House always wins: Court upholds sentence of man trying to launder money at casino

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The 7th Circuit Court of Appeals upheld the denial of four motions to suppress evidence and exclude expert testimony in a case where a man was caught trying to launder money by stuffing the bills into a slot machine at the Horseshoe Casino in Hammond.

“They say the house always wins. Wayne Hill found out the hard way that if you have robbed a bank, that adage applies even if your trip to the casino was just to get change,” Chief Judge Diane Wood wrote for the court in United States v. Wayne Hill, 14-2019. The case was an appeal from the Northern District of Illinois, Eastern Division.

Hill robbed the Illiana Financial Credit Union in Naperville of $134,000 in cash, but a teller managed to toss a dye pack into his bag before he left, turning all of his cash a bright red. In order to remedy the problem, he decided to try to cash out the money at casinos. He was successful at one casino, the Potawatomi Hotel and Casino in Milwaukee, where he fed dye-stained bills into a slot machine without playing the game. He managed to get vouchers for the money and walked out with $6,650 in unstained bills.

However, the maneuver wouldn’t work twice. Hill tried the same thing at the Horseshoe Casino in Hammond, but casino officials noticed what he was doing. After trying to explain where his money came from and why it was red, he was arrested and indicted for money laundering, bank robbery and transporting stolen money in interstate commerce. Before his trial, he filed motions to suppress his arrest, the search of his backpack, the Santa hat he was carrying, as well as his statements to the casino. He also filed a motion in limine seeking to exclude expert testimony. All of those were denied and a jury sentenced him to 360 months’ imprisonment. Hill appealed.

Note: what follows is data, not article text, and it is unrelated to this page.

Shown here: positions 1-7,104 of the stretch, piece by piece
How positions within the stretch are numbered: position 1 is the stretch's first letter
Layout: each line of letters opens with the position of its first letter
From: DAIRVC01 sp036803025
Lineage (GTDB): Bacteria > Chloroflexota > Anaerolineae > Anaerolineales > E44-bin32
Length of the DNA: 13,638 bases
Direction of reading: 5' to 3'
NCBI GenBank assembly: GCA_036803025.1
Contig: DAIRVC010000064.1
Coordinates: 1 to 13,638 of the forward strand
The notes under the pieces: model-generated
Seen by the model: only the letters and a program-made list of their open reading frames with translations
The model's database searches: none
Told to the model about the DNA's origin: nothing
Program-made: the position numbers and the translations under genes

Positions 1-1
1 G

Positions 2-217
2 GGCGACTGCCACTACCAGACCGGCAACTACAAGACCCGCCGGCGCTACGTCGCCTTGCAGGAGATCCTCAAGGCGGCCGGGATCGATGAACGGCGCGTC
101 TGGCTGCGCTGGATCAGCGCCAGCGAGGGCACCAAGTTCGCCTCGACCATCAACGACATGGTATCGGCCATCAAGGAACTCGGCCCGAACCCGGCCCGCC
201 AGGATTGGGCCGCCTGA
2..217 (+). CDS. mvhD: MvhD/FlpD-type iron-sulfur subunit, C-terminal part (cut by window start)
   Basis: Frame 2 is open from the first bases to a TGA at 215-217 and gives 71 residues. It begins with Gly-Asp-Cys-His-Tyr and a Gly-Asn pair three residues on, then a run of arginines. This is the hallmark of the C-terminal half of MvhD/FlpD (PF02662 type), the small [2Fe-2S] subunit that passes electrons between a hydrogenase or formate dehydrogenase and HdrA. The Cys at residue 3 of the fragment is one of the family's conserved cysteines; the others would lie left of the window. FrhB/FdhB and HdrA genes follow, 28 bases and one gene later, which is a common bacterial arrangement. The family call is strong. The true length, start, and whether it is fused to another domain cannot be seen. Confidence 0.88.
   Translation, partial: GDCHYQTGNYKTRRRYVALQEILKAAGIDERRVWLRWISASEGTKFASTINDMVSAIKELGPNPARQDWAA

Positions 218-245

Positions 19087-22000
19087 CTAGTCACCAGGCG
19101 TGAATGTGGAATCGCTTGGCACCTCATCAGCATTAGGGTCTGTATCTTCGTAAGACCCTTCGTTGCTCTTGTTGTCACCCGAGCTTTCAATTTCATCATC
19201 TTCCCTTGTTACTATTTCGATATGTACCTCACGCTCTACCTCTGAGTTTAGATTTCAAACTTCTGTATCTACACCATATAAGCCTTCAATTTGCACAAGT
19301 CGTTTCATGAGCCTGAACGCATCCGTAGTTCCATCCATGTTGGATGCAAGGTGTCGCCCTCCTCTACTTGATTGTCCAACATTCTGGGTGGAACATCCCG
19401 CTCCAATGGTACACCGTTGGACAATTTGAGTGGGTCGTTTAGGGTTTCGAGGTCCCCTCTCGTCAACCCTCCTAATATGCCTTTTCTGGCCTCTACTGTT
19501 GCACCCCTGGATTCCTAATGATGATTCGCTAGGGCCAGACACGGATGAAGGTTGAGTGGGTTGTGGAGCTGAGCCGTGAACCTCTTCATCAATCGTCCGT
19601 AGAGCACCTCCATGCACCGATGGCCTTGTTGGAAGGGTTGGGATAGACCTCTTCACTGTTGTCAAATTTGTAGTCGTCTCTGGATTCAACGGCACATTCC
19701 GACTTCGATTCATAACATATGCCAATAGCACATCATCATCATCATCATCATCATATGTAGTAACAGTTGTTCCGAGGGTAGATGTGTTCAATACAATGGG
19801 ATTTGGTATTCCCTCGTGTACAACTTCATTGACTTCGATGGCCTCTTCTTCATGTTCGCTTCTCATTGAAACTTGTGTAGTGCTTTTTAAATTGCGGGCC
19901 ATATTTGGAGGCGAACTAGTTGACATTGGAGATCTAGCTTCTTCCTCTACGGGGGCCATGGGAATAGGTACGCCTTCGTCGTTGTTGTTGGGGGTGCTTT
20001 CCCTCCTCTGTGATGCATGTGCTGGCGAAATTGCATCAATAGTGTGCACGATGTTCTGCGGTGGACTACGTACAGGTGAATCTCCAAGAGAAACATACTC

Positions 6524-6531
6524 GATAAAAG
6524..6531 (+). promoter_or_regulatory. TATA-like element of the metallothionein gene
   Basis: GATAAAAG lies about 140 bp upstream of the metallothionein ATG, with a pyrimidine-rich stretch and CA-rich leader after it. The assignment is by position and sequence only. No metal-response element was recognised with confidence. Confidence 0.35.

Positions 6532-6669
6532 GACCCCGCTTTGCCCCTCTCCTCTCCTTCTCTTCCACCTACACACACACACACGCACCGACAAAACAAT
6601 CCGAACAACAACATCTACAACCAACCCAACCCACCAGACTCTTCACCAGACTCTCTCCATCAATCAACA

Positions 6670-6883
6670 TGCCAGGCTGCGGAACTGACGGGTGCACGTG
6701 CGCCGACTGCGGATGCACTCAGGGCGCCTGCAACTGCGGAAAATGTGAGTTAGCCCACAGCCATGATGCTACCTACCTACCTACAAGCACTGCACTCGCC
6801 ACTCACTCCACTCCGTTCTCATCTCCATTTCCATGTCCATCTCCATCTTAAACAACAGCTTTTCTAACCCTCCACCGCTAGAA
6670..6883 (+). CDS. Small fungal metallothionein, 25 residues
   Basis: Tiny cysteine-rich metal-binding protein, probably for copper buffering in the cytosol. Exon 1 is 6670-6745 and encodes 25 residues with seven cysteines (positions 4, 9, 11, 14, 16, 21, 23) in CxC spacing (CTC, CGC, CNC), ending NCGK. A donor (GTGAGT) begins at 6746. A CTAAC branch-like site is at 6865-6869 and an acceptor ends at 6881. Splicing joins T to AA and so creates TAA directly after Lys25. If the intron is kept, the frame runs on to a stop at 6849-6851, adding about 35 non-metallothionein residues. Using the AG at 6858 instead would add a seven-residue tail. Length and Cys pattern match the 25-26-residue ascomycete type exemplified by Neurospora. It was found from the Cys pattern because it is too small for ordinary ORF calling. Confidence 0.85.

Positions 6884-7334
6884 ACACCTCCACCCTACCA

Hill claimed first that his initial conversation with the Hammond casino was an arrest for which the casino had no probable cause, but the court said it was not an arrest, but an investigatory stop. Even more, it was a valid investigatory stop because the man investigating Hill had more than enough evidence to think something strange was going on, with Hill putting in colored bills and giving strange answers to people’s questions.

That also went to Hill’s second motion, that after the investigatory stop, he was arrested unfairly then without probable cause. Like the first motion, the 7th Circuit said there was more than enough evidence to detain Hill in the back room of the casino with the red money, the money in bank bands and the bad answers to his questions.

The 7th Circuit also said the search of Hill’s bag and Santa hat were unobjectionable because the search did not extend beyond his person and area, and Hill was definitely maintaining control over the bag and hat.

The 7th Circuit also ruled that an agent’s testimony about cellphone tower site history was permissible. The court said it showed Hill’s phone was connected to towers near the credit union, it didn’t necessarily mean he was in the area, and was useful to the jury, if only barely. However, Wood said courts need to be careful of using this testimony in the future because juries may overestimate the importance of this evidence.

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